- 19 Oct 2018 9:55 AM
On Monday, the government tabled a bill to phase out home savings subsidies. Under the scheme, which has existed since 1997, the government topped up home buying savings with 30 percent subsidies (up to 72,000 HUF a year) and offered fixed rate mortgages.
The new law came into effect on Wednesday. The government said that the scheme no longer served its original purpose, and the state subsidies helped banks more than home buyers.
In Népszava, Miklós Bonta thinks that the phasing out of the home savings subsidy will harm the interests of Hungarian families.
The left-wing columnist suspects that the government wants to channel state funding to a public home savings fund. Bonta fears that the existing funds will have a hard time to operate without the opportunity to recruit new savers.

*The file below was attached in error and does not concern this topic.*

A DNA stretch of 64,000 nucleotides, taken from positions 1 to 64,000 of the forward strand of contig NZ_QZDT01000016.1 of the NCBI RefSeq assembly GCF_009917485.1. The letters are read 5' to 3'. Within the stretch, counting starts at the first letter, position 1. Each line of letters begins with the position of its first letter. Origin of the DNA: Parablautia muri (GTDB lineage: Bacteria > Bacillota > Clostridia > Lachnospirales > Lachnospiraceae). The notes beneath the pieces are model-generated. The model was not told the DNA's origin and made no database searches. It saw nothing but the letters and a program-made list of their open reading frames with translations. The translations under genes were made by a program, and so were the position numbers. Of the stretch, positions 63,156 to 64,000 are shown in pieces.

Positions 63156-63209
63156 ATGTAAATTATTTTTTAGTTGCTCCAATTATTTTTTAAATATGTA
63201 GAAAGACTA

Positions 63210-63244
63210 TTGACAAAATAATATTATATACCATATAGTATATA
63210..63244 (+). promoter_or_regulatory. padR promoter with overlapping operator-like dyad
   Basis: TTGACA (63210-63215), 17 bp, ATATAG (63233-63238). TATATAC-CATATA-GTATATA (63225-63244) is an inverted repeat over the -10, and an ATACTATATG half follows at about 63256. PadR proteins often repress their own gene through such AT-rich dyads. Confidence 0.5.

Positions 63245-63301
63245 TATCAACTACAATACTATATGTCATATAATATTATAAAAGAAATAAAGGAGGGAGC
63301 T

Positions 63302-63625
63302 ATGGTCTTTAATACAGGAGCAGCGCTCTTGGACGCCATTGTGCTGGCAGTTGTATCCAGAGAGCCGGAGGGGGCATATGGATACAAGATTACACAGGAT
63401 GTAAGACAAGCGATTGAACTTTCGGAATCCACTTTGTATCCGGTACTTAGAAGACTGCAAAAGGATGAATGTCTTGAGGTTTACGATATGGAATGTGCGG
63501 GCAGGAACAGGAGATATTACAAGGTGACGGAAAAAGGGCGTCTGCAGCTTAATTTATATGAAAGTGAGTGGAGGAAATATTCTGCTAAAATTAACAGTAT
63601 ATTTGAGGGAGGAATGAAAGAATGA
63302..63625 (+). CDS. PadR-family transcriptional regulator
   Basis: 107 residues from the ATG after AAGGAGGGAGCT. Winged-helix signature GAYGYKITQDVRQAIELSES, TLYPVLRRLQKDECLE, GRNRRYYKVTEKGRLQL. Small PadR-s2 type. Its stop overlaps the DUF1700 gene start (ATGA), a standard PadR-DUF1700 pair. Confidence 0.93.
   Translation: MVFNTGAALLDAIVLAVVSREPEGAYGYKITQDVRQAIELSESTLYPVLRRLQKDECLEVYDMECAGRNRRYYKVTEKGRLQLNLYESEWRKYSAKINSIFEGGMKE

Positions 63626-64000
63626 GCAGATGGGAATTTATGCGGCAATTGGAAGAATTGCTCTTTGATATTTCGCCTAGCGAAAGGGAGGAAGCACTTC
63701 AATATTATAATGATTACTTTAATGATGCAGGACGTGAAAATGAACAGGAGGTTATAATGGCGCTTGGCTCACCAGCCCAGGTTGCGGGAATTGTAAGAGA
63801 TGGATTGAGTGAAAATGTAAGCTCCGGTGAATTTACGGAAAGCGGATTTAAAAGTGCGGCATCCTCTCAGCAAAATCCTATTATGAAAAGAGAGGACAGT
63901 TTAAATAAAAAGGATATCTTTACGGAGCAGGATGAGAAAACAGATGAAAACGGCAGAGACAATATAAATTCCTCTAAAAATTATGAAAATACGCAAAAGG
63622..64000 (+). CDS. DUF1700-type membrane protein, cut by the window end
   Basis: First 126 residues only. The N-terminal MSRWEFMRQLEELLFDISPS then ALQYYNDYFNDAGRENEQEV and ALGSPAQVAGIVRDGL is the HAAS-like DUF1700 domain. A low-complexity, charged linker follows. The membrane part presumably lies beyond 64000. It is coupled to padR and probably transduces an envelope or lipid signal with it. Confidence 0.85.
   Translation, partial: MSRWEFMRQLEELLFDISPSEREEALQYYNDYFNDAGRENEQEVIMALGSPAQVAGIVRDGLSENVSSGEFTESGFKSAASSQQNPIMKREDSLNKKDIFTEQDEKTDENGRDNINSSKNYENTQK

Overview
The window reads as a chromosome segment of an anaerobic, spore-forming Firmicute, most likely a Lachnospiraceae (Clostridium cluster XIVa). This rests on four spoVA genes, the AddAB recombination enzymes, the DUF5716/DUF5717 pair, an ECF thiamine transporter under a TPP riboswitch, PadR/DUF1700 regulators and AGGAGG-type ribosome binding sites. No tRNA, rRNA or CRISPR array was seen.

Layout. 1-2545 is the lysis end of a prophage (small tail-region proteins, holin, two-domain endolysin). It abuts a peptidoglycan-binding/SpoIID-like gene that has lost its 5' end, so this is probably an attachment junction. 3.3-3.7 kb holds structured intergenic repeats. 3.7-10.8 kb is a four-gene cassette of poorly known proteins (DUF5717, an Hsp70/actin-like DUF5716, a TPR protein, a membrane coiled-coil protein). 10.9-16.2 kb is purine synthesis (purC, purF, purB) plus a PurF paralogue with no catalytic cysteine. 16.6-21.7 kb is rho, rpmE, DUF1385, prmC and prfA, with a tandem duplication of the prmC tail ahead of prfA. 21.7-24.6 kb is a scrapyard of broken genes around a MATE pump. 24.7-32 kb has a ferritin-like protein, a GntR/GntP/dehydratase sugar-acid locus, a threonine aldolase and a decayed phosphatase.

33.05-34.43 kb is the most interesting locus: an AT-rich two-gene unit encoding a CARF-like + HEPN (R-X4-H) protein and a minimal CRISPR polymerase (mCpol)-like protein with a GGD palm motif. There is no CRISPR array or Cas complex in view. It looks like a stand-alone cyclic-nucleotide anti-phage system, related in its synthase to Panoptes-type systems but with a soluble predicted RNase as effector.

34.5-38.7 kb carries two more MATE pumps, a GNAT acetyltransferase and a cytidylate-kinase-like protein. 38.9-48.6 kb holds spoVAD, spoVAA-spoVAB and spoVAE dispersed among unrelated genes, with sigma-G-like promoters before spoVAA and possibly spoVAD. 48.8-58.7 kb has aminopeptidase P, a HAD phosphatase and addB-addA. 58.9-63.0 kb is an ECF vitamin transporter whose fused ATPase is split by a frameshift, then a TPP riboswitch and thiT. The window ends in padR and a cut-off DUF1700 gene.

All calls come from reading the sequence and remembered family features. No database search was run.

Magyar Idők’s Gergely Kiss finds the government’s decision justified and reasonable.
The pro-government commentator points out that banks offered no help with the savings at all. He adds that a scheme designed two decades ago was out of sync with current realities, and that it did not help Hungarian families to buy new homes, while it channeled taxpayers money to banks.
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